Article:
At least I can find comfort in the fact that I am not you.
Is this you?
https://www.youtube.com/watch?v=b1R13Kwy57U


  #26  
Old September 24th 18, 08:54 AM posted to uk.rec.cycling
TMS320
external usenet poster
 
Posts: 2,377
Default Cycle box death judge gets it right for once

On 23/09/18 23:53, JNugent wrote:
On 23/09/2018 19:10, TMS320 wrote:
On 23/09/18 17:23, JNugent wrote:
On 23/09/2018 16:34, TMS320 wrote:
On 23/09/18 11:23, wrote:
Road.cc highlights a very salient piece of CCTV evidence in its piece.

https://road.cc/content/news/248771-...ed-karla-roman


"Northcott’s barrister, Harry Bentley, said the coach driver was
"desperately sorry" for Roman's death “and at times he has
considered ending his own life because of it.""

It's necessary to wonder how much his sentence was reduced by this
*grovelling. (Compared to 18 months for Charlie Alliston for not
grovelling - and the court seeming to accept that it was the victim
*that hadn't paid attention.)

Pleading guilty at the earliest opportunity (that is, once the
charges and evidence have been made available and the strength of the
*prosecution case thereby known) and saving the Crown the expense of
a trial is always taken into account as a mitigating factor.

When did Alliston plead guilty?


By any chance do you put posts you read through an English to Scouse
translator, compose your replies in Scouse and translate them back to
English before posting? If you came clean it would explain a great deal.

a) The question I raised was about grovelling, not about admission of
guilt.


The "grovelling" you referred to was as effective an admission of guilt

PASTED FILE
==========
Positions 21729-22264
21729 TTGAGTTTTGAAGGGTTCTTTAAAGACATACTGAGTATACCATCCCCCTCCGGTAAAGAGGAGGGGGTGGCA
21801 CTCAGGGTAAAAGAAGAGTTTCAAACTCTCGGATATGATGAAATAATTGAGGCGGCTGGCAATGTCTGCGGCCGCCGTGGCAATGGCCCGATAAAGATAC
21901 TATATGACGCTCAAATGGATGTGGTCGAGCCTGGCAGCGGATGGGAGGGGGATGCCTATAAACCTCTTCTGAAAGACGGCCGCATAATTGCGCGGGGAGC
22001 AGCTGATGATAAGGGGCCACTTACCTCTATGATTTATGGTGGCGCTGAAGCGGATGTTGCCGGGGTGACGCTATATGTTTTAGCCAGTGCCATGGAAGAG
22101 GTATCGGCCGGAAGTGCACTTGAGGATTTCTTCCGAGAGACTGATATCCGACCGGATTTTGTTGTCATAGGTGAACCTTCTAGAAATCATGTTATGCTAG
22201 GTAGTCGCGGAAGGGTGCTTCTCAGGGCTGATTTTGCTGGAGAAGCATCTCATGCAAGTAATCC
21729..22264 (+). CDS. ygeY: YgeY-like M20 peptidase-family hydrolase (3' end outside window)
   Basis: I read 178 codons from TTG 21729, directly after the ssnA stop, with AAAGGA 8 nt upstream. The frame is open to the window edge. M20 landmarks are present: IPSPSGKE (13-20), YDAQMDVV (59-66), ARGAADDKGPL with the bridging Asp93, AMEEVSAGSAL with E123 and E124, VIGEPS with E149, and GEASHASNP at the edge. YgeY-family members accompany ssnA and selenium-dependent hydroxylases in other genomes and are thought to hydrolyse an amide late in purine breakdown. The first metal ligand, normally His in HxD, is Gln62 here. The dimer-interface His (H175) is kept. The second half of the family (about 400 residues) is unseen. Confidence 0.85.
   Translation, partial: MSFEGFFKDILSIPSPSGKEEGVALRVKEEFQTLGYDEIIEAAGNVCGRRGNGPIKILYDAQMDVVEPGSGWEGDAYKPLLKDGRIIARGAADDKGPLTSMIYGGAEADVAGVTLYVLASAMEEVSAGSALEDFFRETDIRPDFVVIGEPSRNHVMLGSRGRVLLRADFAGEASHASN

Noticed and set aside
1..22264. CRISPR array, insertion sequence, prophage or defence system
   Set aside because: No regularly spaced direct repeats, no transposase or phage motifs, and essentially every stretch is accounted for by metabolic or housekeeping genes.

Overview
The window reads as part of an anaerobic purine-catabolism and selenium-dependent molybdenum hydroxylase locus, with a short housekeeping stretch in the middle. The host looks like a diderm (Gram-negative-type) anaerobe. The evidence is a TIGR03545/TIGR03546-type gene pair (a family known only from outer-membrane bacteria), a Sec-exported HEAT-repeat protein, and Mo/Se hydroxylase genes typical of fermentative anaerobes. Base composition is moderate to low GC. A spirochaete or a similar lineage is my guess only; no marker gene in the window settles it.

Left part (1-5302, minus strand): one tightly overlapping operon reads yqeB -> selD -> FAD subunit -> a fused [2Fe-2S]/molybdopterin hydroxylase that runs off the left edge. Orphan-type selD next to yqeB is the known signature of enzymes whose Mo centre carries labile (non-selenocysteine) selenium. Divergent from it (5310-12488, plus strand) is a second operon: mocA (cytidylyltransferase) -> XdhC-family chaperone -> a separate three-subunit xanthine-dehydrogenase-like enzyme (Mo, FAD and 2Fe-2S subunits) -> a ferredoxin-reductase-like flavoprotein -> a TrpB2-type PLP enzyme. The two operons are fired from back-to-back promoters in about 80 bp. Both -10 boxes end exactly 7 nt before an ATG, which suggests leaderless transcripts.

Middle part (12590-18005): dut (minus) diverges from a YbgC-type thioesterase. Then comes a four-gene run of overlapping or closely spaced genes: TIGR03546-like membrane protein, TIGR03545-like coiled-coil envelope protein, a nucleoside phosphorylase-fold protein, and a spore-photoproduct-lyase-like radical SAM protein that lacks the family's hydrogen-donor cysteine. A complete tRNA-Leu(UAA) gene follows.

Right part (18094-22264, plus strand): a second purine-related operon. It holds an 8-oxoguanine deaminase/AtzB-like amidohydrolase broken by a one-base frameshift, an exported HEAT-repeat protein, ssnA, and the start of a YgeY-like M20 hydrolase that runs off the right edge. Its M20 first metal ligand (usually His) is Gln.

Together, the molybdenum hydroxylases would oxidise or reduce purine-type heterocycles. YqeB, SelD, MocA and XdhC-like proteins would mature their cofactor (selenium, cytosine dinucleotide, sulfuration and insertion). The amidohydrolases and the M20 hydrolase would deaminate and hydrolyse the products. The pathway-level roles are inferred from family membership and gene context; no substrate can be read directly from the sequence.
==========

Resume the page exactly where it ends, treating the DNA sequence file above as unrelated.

(in the form of a fairly extreme expression of remorse as well as an
admission that he broke the rules on stop lines at traffic lights) as
anyone could wish for, and certainly not designed as an effective line
of defence.

But did you think the driver literally prostrated himself in court, with
his arms outstretched begging for mercy?


Why would I?

b) The coach driver pleaded not guilty but was found guilty by a jury.
Accord'n ter de Daily Mail.


After he had effectively admitted the offence in his own evidence.


I assume it was through cross-examination. If there is anything to
"admit", is not possible for a defendant to simply change plea during
the proceedings?

(And how come his legal team failed to anticipate the prosecution line
of questioning? Do they lose their fee?)

By way of contrast, the "young gentleman" on the brakeless bike blamed
the victim and completely exonerated himself, praising his own skills to
the skies and contrasting them sharply with the lack of skill on the
part of the woman he killed.


Some part says he was probably right. Although your precis is bound to
be as accurate as the way you always reply to a poster with a question
using an unrelated collection of words.

There's the difference, even if you don't want, and will refuse, to see
and acknowledge it (which I confidently predict).


I thought the courts were supposed to punish actions not opinions.

  #27  
Old September 24th 18, 04:52 PM posted to uk.rec.cycling
JNugent[_10_]
external usenet poster
 
Posts: 246
Default Cycle box death judge gets it right for once

On 24/09/2018 08:54, TMS320 wrote:
On 23/09/18 23:53, JNugent wrote:
On 23/09/2018 19:10, TMS320 wrote:
On 23/09/18 17:23, JNugent wrote:
On 23/09/2018 16:34, TMS320 wrote:
On 23/09/18 11:23, wrote:
Road.cc highlights a very salient piece of CCTV evidence in its
piece.

https://road.cc/content/news/248771-...ed-karla-roman


"Northcott’s barrister, Harry Bentley, said the coach driver was
"desperately sorry" for Roman's death “and at times he has
considered ending his own life because of it.""

It's necessary to wonder how much his sentence was reduced by this
*grovelling. (Compared to 18 months for Charlie Alliston for not
grovelling - and the court seeming to accept that it was the victim
*that hadn't paid attention.)